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> Pat Metheny Talks Youtube
The Professor
post Jan 27 2013, 07:59 PM
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Interesting comments from Pat Metheny on Youtube and it's effect on performers.





What do you think about it?


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klasaine
post Jan 27 2013, 10:07 PM
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I think he's dead on it.
I would also add that it's totally lowered the bar for what constitutes a 'performance' ... as in ANYTHING now is a performance. I hate that at every gig I do I have to assume that somebody is gonna catch it on their crappy phone.
Does it inhibit me? Sometimes yes, sometimes no.
Having said that ... Pat Metheny's worst night is better than most folks best night.


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Cosmin Lupu
post Jan 28 2013, 10:02 AM
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Honestly speaking - for any band which is at the beginning, the more it appears on Youtube, the more popular it can get so, I think that the phenomenon is beneficial to a certain degree.

What's your opinion on this? Do you perceive it as a bad thing thinking from the perspective above mentioned?


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The Professor
post Jan 28 2013, 10:13 AM
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I think YouTube is a great idea, especially for us that can't afford to hire Press teams to promote our music/teaching etc.

But I do see his point. As someone that plays mostly jazz and improvised music, I do feel more pressure to "get it right" on stage, taking less chances maybe some nights because I know it will wind up on YouTube.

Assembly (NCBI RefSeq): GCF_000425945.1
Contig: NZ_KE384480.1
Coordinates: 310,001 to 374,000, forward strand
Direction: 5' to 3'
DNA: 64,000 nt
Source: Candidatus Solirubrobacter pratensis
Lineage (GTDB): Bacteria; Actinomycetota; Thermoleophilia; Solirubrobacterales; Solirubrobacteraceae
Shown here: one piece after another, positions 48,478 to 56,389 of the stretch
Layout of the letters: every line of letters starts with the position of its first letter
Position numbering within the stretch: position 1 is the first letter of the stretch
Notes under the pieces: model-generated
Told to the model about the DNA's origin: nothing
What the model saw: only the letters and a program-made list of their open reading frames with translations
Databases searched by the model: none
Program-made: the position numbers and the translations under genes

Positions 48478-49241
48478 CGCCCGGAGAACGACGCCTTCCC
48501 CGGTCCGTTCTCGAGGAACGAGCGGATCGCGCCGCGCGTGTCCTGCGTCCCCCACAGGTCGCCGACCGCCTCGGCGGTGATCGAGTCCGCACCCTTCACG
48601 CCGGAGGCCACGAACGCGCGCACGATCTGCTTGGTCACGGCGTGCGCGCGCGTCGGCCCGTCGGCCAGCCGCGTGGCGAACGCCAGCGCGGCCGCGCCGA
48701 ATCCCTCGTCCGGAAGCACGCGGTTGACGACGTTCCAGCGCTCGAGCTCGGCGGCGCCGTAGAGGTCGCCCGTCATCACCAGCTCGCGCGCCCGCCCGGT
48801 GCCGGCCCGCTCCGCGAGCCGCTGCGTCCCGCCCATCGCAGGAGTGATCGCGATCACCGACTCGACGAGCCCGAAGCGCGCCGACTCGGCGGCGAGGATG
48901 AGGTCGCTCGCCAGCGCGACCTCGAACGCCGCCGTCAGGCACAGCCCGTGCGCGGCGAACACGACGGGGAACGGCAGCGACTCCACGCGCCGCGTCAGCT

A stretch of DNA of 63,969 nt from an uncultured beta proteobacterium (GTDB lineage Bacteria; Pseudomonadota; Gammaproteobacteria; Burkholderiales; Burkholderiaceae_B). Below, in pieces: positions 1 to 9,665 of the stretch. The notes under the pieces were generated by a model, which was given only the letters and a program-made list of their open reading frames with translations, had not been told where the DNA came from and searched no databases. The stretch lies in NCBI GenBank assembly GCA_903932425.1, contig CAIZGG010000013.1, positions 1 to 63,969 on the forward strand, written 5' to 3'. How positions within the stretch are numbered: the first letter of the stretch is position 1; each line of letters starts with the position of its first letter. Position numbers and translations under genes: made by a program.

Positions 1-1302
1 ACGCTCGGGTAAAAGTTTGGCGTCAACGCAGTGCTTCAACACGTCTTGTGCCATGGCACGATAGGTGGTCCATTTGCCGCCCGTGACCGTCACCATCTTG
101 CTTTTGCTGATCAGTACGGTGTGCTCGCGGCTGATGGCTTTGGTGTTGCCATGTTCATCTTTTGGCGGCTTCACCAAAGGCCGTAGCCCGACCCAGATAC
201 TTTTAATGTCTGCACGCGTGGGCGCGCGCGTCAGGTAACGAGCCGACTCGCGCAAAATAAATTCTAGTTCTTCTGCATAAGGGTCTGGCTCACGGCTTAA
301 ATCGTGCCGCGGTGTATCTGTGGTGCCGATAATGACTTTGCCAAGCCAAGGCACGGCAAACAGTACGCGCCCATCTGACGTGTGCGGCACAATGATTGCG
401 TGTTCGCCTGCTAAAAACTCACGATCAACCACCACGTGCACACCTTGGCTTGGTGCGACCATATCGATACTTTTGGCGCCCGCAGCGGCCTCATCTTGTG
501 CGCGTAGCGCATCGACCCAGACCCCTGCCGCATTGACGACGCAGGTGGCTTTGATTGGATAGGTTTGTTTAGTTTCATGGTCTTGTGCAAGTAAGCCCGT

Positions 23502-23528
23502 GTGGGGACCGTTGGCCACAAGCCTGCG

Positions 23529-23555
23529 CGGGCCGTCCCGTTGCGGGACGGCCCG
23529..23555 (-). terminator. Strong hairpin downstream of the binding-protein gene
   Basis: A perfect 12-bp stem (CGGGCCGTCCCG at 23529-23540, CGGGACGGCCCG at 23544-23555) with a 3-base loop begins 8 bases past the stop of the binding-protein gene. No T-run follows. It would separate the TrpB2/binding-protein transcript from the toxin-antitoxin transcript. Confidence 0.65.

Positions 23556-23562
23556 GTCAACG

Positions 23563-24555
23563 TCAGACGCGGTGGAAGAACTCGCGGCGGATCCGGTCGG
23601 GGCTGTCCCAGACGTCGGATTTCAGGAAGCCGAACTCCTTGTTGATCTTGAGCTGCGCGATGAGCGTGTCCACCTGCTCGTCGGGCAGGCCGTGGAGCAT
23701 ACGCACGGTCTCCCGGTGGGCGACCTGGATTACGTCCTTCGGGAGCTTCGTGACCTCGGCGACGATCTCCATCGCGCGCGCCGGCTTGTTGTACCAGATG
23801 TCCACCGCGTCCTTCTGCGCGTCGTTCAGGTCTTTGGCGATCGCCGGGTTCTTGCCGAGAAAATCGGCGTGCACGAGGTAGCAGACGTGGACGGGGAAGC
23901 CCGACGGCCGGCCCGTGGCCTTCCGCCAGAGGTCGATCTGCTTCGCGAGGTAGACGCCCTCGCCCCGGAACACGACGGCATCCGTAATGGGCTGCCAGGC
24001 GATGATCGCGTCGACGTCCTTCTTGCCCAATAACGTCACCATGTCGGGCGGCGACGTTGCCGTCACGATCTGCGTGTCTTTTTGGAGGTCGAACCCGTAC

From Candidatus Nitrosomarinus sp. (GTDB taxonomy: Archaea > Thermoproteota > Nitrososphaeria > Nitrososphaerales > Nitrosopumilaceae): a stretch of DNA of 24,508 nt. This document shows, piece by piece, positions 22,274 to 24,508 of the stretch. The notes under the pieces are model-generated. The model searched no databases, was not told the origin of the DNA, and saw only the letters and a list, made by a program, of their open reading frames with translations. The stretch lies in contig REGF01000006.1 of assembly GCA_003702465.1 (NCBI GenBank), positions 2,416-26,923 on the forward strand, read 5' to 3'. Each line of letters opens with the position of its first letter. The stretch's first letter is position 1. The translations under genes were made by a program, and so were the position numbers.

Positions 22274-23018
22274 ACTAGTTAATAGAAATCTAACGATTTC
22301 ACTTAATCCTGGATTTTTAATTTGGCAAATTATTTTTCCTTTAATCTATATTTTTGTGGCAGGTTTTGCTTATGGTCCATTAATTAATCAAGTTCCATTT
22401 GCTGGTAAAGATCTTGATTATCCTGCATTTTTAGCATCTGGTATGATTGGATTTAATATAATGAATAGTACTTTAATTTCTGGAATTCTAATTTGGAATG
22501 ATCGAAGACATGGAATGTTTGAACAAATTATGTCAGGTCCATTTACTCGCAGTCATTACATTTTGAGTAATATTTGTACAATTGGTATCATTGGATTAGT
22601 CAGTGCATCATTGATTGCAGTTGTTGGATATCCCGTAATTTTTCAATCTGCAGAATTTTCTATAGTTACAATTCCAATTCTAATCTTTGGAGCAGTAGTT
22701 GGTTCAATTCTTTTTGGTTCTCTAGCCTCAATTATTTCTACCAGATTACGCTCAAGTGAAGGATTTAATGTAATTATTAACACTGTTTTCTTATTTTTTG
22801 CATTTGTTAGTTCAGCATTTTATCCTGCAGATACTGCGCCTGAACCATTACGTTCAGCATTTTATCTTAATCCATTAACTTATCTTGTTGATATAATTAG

I think there are pros and cons to the situation, but overall it's a positive thing for many people. And it has helped my career out a lot, so I'm better off for it


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Kristofer Dahl
post Jan 28 2013, 11:16 AM
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Agreed -

Although I am big Metheny fan - I am allergic to established musicians complaining about youtube (etc).

Maybe I missed something specific to Pat Metheny, but youtube is fantastic at self-filtering: A good perfomance will get good exposure and a mediocre won't. The only exception I can think of would be if a live performance of an established name is unexpectedly disastrous (à la Dragonforce), but I don't really see that happening a jazz God such as Metheny...

My thesis is that Metheny (along many other fantastic improvisers like Holdsworth etc) now have to learn to deal differently with their self-criticism. It is a two edged sword though, as self-criticism is probably what has driven them towards perfectionism.


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PosterBoy
post Jan 28 2013, 12:40 PM
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There have always been bands that have encouraged audio taping of shows and the trading community. Others not so much


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klasaine
post Jan 28 2013, 05:08 PM
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I think his point is not that someone is 'taping' to share with other fans/musos (the Dead), usually of semi decent or at least representational quality but that it all goes out there to anybody and it's audio quality is generally terrible - it's a phone.

For new bands, especially pop and rock, sure - you need exposure and youtube is a wonderful thing for that.
For improvised music it's inhibiting to some extent. I don't think the musicians are stressing about the self-criticism. They know perfectly well when they do a crappy gig and they're able to perform/improvise every night because they can 'let it go'. It's part of the art form - sometimes you get the bear and sometimes the bear gets you - cest la vie. They just don't want every crappy gig they do up for permanent public display.
It's kinda the antithesis of what the audience expects - that you'll just get up there and play, no worries.
I've also noticed that it seems like folks are paying more attention to 'taping' at the moment than they are paying attention to the gig at the moment. Whatever. Their loss I guess.